Following the Revolutionary War, residents of Connecticut petitioned the legislature of the new State for compensation for their losses by fire at the hands of the British raiders. The government said, “We have no money to give you; however, we can give you land.”
In 1792, 500,000 acres of land at the far western edge of the Connecticut Western Reserve were set aside as the Fire Sufferers’ Land. It took nearly 20 years for the land to be legally available to territory west of the Cuyahoga River. The Treaty of Fort Industry was signed in 1805, whereby the Indians relinquished their title for the sum of $18,916.67. In 1806 the Fire Sufferers formed an association and in 1807 sent surveyors to layout the area into five-mile square townships named after familiar New England towns. Permanent settlers began developing the area in 1808.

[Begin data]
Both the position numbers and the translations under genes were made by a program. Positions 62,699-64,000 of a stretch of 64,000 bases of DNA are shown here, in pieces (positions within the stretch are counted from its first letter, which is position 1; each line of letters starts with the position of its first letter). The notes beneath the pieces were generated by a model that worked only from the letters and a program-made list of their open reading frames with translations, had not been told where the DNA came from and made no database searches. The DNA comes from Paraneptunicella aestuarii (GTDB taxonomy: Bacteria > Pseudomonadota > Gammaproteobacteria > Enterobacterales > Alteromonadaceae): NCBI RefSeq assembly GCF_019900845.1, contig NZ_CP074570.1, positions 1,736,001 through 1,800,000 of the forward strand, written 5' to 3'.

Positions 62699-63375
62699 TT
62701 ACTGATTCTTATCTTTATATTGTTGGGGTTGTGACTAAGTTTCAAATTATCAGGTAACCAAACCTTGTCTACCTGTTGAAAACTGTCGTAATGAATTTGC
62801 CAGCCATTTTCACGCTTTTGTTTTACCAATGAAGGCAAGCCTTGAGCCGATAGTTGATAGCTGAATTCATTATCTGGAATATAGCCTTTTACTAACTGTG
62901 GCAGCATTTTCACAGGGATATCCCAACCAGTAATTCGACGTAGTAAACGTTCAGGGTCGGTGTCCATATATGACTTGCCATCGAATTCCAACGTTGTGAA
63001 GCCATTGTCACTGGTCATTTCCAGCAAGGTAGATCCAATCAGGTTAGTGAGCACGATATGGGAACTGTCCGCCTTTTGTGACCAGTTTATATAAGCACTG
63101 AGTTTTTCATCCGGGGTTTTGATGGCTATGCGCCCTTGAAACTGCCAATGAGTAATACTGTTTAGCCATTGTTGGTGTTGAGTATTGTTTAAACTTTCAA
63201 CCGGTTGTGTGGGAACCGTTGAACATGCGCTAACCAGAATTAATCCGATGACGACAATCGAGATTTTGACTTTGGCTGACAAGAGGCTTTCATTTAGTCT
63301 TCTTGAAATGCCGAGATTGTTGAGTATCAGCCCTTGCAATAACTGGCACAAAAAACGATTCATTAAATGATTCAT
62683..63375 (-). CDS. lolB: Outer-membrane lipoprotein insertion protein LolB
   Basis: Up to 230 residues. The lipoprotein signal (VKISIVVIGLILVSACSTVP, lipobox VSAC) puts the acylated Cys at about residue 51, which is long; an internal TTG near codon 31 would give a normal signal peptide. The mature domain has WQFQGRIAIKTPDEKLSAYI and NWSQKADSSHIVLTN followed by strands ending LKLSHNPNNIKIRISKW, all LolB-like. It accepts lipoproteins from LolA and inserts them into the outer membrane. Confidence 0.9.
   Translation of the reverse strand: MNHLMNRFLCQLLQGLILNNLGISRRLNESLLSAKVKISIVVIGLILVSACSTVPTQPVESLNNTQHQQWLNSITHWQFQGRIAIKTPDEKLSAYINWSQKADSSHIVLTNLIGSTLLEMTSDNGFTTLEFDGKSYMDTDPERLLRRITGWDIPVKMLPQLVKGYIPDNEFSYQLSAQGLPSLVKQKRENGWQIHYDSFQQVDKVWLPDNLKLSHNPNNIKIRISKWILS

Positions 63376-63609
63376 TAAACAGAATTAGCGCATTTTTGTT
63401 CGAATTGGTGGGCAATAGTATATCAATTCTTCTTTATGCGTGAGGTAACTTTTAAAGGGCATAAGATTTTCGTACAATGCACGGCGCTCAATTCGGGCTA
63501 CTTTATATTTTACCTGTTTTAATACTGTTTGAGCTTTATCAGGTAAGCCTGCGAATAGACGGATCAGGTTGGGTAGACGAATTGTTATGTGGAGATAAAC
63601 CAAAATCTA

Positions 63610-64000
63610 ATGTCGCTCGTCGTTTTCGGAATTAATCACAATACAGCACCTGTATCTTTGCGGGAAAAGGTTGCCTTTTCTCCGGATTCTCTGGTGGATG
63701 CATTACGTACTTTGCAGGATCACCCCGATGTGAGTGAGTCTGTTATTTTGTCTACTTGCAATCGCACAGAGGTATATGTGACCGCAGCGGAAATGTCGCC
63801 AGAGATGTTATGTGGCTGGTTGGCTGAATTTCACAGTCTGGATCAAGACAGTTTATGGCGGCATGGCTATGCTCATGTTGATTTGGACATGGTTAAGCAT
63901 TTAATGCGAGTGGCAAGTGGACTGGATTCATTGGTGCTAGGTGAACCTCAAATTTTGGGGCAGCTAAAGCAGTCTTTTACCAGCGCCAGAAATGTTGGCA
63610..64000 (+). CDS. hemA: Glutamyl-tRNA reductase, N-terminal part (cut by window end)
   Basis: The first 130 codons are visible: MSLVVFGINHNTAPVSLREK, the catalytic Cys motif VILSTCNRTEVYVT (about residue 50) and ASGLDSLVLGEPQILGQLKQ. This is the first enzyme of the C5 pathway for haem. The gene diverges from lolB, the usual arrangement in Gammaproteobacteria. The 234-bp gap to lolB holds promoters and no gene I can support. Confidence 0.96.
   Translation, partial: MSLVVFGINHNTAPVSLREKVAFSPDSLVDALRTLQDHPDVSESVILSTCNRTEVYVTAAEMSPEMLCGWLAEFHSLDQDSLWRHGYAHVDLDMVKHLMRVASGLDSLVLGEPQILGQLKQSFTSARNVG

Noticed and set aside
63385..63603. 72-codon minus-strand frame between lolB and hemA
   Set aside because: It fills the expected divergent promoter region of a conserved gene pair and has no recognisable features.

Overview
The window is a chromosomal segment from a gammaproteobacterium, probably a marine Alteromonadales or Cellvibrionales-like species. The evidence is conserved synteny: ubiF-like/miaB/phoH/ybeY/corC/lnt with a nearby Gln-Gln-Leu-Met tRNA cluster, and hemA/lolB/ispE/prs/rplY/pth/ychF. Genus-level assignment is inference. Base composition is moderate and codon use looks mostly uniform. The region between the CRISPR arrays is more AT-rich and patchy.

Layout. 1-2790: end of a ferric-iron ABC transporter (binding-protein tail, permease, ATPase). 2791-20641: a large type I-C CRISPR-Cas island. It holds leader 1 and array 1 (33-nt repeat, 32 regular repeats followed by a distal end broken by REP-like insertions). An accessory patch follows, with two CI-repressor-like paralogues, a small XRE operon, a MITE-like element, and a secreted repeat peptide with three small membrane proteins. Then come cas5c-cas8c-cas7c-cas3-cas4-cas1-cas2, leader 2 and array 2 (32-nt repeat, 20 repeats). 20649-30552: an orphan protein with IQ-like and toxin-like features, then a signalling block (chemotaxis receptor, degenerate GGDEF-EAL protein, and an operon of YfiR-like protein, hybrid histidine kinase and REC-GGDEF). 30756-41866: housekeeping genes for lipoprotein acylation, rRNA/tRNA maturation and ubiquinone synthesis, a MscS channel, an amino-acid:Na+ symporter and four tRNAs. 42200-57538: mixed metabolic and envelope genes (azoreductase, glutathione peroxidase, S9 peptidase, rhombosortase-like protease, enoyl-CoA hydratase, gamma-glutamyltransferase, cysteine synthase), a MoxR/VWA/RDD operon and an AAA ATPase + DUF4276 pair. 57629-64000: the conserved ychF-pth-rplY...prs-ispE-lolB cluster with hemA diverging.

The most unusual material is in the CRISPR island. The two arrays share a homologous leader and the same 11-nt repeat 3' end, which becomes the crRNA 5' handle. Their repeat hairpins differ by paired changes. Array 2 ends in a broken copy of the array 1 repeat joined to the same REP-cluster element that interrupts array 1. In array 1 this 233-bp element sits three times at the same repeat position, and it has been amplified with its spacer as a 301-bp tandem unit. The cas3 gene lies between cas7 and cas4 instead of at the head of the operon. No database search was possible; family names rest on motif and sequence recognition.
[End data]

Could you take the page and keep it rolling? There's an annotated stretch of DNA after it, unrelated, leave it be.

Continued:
The Firelands was originally all called Huron County. In 1838, Erie County was formed and later, on the north, Danbury Township was added to Ottawa County and Ruggles Township, on the southern edge, was added to Ashland County.